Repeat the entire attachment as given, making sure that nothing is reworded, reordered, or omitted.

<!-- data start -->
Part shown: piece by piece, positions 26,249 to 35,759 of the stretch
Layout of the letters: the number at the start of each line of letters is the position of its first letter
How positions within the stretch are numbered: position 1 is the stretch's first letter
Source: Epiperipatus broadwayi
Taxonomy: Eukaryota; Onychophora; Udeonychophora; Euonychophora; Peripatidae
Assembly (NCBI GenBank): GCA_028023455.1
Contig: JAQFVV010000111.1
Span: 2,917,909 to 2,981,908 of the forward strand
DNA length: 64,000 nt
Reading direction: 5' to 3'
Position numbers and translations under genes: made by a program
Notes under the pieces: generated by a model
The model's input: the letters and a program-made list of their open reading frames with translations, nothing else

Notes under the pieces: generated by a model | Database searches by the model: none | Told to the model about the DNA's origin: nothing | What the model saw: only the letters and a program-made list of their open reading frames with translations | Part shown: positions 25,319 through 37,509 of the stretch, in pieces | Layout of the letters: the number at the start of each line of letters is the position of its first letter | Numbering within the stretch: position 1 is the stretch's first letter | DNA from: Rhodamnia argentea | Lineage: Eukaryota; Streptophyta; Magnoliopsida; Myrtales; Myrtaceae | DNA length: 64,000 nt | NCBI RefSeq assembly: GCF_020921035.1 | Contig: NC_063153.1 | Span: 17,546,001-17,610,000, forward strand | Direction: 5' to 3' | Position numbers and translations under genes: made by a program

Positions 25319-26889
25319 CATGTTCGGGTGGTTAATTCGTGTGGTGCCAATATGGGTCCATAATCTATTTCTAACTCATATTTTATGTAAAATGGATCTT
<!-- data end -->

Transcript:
Part shown: piece by piece, positions 26,249 to 35,759 of the stretch
Layout of the letters: the number at the start of each line of letters is the position of its first letter
How positions within the stretch are numbered: position 1 is the stretch's first letter
Source: Epiperipatus broadwayi
Taxonomy: Eukaryota; Onychophora; Udeonychophora; Euonychophora; Peripatidae
Assembly (NCBI GenBank): GCA_028023455.1
Contig: JAQFVV010000111.1
Span: 2,917,909 to 2,981,908 of the forward strand
DNA length: 64,000 nt
Reading direction: 5' to 3'
Position numbers and translations under genes: made by a program
Notes under the pieces: generated by a model
The model's input: the letters and a program-made list of their open reading frames with translations, nothing else

Notes under the pieces: generated by a model | Database searches by the model: none | Told to the model about the DNA's origin: nothing | What the model saw: only the letters and a program-made list of their open reading frames with translations | Part shown: positions 25,319 through 37,509 of the stretch, in pieces | Layout of the letters: the number at the start of each line of letters is the position of its first letter | Numbering within the stretch: position 1 is the stretch's first letter | DNA from: Rhodamnia argentea | Lineage: Eukaryota; Streptophyta; Magnoliopsida; Myrtales; Myrtaceae | DNA length: 64,000 nt | NCBI RefSeq assembly: GCF_020921035.1 | Contig: NC_063153.1 | Span: 17,546,001-17,610,000, forward strand | Direction: 5' to 3' | Position numbers and translations under genes: made by a program

Positions 25319-26889
25319 CATGTTCGGGTGGTTAATTCGTGTGGTGCCAATATGGGTCCATAATCTATTTCTAACTCATATTTTATGTAAAATGGATCTT